McNamara: No, I know. It’s like, listen, I have an extremely narrow, almost specific sense of my own fashion and it’s really traditional. And this show has been an incredible wake-up call for me to see how things can look completely unlike something I would ever wear and look amazing. I think about Arjun from Day 1, with those vests and those scarves. I was just like, ‘I mean, I think it looks cool but what the f**k do I know?’ Now, it’s like this iconic look.
So Magali really, deserves a tremendous amount of credit. All the designers on this show were incredible. And I think we’ve talked about this before, I had cold night-sweats for a good six months, dreading about going to Fillory full-blast because I just had no idea what the clothes would look like. And Lev, oh Lev was just like, “I don’t know. I don’t really see clothes when I write.”
Oh my god, everyone could have ended up looking like a Renaissance Faire.
McNamara: Exactly, oh my god! I had these terrible, almost waking nightmares of just bad tights and Robin Hood hats. Thankfully, Magali is brilliantly.
Now, what about the cast and you guys? How do you celebrate together when everyone is in isolation?
Gamble: John is the last person that’s not my husband that I hugged. Because the last time I was in like a true meeting was when we did playback for our last episode a couple weeks ago. And afterwards, we had a little champagne, we had a cake with our post-production team and John and I—we were already social distancing—but we hugged. You’re the last one.
McNamara: Wow, wow.
Gamble: So, we’re gonna have to do it virtually. And even though our room is wrapped, we still got together and had a cocktail party a few days ago online. John wore a tuxedo! It was very fancy.
McNamara: Well, it was after 6. Come on…
What are you, a farmer?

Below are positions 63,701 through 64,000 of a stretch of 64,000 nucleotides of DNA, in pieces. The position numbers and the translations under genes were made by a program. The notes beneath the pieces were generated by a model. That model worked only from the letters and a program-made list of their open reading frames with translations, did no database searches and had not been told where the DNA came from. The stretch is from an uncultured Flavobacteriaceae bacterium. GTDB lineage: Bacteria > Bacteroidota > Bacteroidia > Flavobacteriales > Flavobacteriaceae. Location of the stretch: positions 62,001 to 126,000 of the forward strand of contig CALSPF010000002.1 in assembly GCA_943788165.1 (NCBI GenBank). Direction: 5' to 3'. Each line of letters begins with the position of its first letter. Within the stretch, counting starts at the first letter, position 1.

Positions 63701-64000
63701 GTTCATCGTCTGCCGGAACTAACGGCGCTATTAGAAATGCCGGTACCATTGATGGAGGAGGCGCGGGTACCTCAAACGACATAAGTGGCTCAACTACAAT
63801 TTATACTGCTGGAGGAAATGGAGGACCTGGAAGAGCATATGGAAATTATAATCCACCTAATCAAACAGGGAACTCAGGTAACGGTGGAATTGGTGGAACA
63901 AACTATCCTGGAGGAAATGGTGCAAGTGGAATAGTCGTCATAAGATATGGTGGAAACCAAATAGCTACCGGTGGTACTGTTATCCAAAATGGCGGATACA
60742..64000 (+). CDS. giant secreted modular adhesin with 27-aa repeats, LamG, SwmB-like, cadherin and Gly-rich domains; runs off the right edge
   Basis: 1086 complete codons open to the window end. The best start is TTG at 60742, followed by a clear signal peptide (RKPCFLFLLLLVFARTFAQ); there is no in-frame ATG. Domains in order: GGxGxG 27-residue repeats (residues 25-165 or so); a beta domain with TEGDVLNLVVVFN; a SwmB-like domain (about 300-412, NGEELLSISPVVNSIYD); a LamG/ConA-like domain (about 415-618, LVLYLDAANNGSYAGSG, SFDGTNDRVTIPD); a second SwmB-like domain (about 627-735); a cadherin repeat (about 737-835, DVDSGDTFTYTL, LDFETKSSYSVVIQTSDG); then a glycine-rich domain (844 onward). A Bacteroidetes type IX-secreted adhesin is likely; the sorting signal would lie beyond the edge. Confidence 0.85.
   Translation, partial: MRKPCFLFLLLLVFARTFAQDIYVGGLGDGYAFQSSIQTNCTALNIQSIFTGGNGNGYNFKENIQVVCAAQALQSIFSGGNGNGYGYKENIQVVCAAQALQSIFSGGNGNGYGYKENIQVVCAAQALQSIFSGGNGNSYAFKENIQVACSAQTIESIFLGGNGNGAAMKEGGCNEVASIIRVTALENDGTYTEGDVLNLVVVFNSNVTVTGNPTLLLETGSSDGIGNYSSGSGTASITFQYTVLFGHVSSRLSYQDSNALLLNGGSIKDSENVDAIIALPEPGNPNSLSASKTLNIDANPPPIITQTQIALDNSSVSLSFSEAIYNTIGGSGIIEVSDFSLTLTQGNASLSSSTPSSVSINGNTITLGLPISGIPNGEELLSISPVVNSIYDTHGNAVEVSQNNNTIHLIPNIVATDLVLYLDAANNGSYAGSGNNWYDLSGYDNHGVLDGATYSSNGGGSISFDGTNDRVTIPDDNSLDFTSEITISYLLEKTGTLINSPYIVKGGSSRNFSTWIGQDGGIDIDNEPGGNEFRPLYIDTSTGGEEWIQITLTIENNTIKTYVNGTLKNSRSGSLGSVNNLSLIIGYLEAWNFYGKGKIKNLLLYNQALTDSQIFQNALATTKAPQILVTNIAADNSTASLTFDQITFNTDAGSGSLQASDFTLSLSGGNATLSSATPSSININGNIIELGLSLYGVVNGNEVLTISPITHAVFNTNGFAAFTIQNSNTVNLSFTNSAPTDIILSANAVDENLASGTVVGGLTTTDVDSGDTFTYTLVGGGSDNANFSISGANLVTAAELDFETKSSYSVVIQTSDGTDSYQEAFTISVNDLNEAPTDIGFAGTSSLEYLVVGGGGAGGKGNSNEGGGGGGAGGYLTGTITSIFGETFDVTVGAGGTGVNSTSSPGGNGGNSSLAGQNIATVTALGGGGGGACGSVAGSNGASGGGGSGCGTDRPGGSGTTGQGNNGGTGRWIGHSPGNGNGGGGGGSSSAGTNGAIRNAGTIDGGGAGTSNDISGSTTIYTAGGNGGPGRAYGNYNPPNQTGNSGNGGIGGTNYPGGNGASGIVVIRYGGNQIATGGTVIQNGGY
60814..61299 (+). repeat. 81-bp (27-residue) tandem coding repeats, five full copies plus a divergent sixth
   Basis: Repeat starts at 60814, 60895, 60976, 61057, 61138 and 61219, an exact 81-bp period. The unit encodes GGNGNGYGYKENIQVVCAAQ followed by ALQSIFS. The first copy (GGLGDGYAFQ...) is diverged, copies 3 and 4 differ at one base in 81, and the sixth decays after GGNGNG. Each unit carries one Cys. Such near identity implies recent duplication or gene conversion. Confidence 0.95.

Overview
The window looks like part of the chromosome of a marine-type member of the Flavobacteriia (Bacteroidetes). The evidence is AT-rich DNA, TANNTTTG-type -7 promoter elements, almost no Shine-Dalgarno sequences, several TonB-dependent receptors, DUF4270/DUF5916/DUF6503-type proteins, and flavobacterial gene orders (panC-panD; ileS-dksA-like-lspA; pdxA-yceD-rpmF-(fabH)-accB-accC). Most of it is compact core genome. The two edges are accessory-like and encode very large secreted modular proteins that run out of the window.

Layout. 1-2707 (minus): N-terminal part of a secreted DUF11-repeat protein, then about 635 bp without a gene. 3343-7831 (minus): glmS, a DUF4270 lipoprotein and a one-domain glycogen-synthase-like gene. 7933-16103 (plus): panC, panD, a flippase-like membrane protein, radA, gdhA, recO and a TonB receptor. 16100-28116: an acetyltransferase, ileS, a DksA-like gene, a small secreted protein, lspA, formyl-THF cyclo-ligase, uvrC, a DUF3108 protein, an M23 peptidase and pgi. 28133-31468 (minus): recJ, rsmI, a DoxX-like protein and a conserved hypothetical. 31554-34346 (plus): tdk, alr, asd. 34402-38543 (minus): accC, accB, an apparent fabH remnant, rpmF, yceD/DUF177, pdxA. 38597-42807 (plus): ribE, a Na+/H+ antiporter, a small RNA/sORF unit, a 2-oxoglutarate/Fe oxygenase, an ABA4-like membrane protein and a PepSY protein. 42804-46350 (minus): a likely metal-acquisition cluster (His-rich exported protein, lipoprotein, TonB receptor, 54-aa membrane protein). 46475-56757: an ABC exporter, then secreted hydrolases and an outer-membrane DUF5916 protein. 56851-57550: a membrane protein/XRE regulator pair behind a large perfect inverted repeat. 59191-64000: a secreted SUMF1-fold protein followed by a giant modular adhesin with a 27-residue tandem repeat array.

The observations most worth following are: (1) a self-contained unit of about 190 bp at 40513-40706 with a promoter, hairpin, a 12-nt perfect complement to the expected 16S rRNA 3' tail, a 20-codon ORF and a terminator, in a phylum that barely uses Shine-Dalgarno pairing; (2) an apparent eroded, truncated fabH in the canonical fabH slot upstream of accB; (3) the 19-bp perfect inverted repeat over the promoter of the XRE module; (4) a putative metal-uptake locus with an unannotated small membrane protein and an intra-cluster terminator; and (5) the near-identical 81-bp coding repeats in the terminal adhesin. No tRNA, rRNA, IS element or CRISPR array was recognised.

McNamara: Still one of the greatest lines ever said by Alec Baldwin! I have watched that [30 Rock] clip like a thousand times, and what I love about it is his utter, contemptuous incredulousness. He’s not kidding. He utterly does not understand Liz Lemon at all. [Laughs]
Gamble: Yeah, it sounds exactly like you. [Laughs]
McNamara: Well, Sera and I have been calling each other “Jack” and “Lemon” for a few decades now. Oh yeah, totally. We love it. I mean, I think last night, we were texting in Lemon and Jack voices.
Perfect. So, do you guys have plans to work together again?
Gamble: Yeah. Of course. I’m gonna bug him for the rest of his life.We are actually working on a little bit of development together, now. We have been working on it for a bit, so we can’t say what it is yet, but my plan is just to continually hit him up and then come live in his swanky garage and write pilots with him.
McNamara: And watch David Hasselhoff.
Why, does he live close by?
McNamara: [Laughs] No, no. The day we finished writing the pilot, and just to torture the crap out of Sera, I made her watch David Hasselhoff in Jekyll & Hyde, the Broadway musical, which is epic.
Oh my god. Is that even available online?
McNamara: Oh, my friend, I own the DVD! We got rid of 90 percent of my DVDs, I downloaded them to a library in a school because everything’s online now, but that is one of the 20 DVDs that made the cut to be saved. And here’s the thing: In no way does it disappoint whatever expectations you have, however low they are. It just exceeds them.
Gamble: I can’t believe this conversation. [Laughs]
I know right? We’re so far off-track.
McNamara: What I love is, I mean, look I don’t mean to discourage anyone, but it’s just awful. And you replace a guy like [original lead] Robert Cuccioli, who’s an incredibly well-trained singer with an operatic range, you replace him with David Hasselhoff and that’s what you make the DVD out of! That performance?! [Laughs]
Gamble: It’s been our tradition for years now that we finish a season and he plays that for me.
I feel like once this runs, there will be an uptick in demand for it, so don’t be surprised if all the fans come looking for it.
McNamara: F**k yeah!